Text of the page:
The looming retirement train wreck: Pension issues, lack of retirement savings, and extending the date of retirement all part of the current economic future.

The concept of retirement is a fairly modern one.  In fact, we can argue that only one generation actually got to enjoy a long and relatively healthy stay in retirement over a mass population.  For most of history, life and work went hand and hand and people retired essentially when they keeled over.  The only people that had any semblance of retirement were the small wealthy elite.  The massive middle class in the US that emerged after World War II seemed to sell the concept of retirement to all.  Long endless walks on some unnamed beach followed by bottomless margaritas.  This dream seemed like a fantastic vision but they never really specified how all of this was going to be funded.  It probably isn’t attractive to talk numbers with people especially when pitching this giant dream.  As it turns out, in the early 1980s when companies started easing people off of pensions and into self-funded options like 401ks and IRAs the stock market was on the verge of a major long-term rally.  Save a few hundred bucks per month and you would have millions for that picturesque retirement.  Here we are nearly a generation later and that plan has ended in complete disaster.  People did not prepare and save (or could not save) because of the rising cost of living and real stagnant wages.  Since we can’t reverse time, many are now going to rely on Social Security for that retirement dream.  We have a major problem when it comes to the future of retirement here in the US.

The paltry amount saved for retirement

Long walks on the beach and gourmet meals at restaurants will cost money.  Even staying put and eating in is not going to be cheap.  Own your house?  You still need to pay utilities, buy groceries, make repairs, pay taxes, insurance, and still fork over money to keep things going.  People also tend to forget that for most, medical care costs tend to soar during the later years in life.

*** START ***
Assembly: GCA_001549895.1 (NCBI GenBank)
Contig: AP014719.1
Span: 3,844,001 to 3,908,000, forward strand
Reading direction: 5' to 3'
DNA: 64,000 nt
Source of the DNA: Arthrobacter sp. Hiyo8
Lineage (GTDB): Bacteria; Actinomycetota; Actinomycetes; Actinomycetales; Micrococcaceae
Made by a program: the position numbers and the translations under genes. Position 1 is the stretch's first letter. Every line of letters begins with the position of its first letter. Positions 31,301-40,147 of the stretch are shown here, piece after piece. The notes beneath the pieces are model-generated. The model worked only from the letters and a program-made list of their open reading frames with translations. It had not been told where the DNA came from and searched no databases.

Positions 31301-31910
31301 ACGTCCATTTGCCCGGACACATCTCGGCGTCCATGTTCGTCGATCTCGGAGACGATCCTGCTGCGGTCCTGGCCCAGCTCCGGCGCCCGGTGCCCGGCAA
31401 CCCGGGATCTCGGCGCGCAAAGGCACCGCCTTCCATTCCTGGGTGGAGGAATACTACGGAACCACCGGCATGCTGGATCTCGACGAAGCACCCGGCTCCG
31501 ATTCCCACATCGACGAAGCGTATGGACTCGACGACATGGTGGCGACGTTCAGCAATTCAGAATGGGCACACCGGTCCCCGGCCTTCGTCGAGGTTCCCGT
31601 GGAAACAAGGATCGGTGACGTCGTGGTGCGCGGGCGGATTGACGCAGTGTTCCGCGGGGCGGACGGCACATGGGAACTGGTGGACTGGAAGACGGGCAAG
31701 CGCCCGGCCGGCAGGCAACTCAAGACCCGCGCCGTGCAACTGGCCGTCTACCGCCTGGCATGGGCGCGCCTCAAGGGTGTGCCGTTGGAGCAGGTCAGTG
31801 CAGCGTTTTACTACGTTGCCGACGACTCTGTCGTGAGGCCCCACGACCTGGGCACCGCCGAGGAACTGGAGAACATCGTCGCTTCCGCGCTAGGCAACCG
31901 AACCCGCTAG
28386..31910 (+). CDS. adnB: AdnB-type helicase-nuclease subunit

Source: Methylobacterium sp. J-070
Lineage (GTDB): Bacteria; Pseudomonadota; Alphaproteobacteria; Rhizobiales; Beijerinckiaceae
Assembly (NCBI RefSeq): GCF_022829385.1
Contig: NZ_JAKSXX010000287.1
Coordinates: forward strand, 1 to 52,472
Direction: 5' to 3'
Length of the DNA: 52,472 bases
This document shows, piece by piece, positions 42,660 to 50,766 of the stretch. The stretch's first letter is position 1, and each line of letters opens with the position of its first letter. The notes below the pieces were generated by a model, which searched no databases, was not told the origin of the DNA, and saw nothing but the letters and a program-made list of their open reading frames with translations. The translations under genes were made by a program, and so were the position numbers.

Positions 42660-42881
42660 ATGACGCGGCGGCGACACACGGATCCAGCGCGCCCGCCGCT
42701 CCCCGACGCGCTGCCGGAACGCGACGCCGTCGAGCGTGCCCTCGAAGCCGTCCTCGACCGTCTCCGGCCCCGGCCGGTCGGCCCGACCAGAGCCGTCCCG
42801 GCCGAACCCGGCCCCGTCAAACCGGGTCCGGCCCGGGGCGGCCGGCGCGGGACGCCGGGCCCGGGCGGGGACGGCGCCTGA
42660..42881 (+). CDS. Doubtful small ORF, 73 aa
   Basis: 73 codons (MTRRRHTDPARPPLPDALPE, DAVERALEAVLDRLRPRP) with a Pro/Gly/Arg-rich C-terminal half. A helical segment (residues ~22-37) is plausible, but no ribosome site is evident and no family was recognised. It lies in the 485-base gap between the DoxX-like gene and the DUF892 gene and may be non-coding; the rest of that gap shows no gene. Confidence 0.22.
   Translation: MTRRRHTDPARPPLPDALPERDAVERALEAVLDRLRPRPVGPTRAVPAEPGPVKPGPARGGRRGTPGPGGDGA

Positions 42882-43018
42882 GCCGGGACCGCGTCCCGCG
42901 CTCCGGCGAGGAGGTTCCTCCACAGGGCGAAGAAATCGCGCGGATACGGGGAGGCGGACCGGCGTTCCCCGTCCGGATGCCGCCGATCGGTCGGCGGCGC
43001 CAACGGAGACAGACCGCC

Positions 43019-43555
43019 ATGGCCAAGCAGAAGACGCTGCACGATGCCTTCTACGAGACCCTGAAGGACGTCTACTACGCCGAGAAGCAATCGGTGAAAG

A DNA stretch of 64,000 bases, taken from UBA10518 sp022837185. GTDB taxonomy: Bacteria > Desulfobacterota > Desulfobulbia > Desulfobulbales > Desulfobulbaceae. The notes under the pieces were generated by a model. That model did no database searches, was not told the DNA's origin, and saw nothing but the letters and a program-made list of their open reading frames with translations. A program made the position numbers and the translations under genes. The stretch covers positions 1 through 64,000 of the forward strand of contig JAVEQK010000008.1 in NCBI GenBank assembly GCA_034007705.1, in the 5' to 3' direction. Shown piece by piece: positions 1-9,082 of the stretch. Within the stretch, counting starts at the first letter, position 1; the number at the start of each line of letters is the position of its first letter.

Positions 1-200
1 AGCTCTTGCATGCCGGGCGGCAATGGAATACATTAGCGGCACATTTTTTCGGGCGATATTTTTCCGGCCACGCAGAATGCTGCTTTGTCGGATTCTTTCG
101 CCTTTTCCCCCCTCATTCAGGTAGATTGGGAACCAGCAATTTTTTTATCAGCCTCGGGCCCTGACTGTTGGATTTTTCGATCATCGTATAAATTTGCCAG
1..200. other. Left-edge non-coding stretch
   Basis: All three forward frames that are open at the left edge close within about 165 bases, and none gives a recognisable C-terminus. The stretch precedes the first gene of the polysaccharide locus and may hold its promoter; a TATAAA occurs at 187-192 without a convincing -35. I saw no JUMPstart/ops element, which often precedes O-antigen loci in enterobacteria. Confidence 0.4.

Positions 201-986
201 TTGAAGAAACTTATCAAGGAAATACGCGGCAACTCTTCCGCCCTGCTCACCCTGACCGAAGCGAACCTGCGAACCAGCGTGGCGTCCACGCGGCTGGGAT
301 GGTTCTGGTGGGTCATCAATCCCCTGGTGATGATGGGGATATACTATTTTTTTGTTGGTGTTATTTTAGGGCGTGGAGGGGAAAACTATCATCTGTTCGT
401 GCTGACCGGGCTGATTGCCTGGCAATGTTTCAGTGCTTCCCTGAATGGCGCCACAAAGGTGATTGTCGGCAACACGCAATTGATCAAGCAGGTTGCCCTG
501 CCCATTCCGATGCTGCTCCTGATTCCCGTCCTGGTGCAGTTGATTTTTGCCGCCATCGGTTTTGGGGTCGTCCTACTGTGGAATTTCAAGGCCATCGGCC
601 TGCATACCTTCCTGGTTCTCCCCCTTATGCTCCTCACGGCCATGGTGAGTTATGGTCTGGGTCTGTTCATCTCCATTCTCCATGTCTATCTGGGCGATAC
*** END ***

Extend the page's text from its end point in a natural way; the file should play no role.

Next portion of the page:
So when we look at how much money people have saved it is somewhat startling:


Across all working age Americans, the median saved for retirement is $2,000. The average amount is close to $50,000.  The average is a poor metric because it takes into account the few outliers with millions.  The median shows us where half of people fall below and above and the picture isn’t pretty.

Since we have a massive cohort of Americans entering retirement age everyday having decades ahead to right the ship will no longer be an option.

Greater expectations

Americans are shifting their expectations accordingly:

age expected to retire

Back in 1996 when non-retired Americans were asked about retirement, many thought they would retire when they hit 60.  As you can see from the Gallup survey above the age has slowly climbed each and every year to the current age of 67.

Perceptions mean a lot when it comes to retiring.  For many, opting to retire means electing to not work.  So it is also interesting to see when current retirees decided to retire:

retirement age

One thing is certain and that is retirement is becoming a tougher option to do at a younger age.  And why would this be a shock?  Most Americans are using Social Security as their default income source.  I didn’t see the blue beaches and margarita ads in my Social Security annual statement.

A large part of this is that forced savings like pensions are now long gone relics of the past.

Bye bye pensions

Back in the early 1980s roughly 60 percent of workers had access to a pension:


Today this number is less than 10 percent (the chart above only goes out to 2009).  You also see the rise in self-funded defined contribution plans taking over starting at the same time.  Yet people have clearly failed to adequately save.  Part of this stems from inflation eroding wage earnings and people living hand-to-mouth just to pay bills.  Those that did save, did not put enough away.  The current situation has created a retirement disaster in the making.  Millions are now fully retiring on a strained Social Security system as their main source of income.  In other words those dreams of endless beach walks were only that, a dream to go along with the slow decline of the middle class.

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